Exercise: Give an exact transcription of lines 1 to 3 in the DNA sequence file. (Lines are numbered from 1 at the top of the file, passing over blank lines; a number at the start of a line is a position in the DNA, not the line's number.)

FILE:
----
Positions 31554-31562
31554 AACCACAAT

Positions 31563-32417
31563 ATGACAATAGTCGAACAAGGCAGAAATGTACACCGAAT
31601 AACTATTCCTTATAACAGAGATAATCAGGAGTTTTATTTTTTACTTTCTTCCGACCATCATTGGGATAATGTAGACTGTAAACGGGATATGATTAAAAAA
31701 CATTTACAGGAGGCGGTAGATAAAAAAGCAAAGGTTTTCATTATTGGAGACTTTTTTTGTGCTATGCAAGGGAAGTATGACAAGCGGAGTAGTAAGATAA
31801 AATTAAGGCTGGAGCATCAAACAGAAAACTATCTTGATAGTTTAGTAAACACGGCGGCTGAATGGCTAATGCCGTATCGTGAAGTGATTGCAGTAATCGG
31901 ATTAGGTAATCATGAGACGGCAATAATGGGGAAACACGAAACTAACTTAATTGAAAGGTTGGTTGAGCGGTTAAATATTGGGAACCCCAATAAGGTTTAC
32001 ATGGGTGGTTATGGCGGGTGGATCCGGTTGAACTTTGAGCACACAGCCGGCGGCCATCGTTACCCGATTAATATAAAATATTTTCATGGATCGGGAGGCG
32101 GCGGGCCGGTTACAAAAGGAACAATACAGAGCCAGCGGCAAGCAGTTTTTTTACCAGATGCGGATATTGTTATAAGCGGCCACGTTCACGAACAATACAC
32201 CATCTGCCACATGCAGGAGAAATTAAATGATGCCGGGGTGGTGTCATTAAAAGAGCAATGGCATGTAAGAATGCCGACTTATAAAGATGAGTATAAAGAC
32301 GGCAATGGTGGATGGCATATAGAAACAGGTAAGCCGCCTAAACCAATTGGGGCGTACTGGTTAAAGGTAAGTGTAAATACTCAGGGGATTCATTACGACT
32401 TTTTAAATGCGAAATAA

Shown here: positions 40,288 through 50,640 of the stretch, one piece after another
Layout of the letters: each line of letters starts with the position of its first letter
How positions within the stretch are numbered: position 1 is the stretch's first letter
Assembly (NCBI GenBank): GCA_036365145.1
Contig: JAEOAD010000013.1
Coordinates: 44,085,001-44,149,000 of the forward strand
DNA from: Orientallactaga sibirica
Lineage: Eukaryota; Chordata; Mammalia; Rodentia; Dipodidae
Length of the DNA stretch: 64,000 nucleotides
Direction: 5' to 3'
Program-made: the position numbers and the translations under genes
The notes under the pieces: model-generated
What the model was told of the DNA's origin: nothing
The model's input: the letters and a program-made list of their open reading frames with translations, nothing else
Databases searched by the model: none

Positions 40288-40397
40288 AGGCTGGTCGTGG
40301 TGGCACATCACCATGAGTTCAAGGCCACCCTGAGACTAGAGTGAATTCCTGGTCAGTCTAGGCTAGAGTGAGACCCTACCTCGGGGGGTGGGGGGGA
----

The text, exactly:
Positions 31554-31562
31554 AACCACAAT

Positions 31563-32417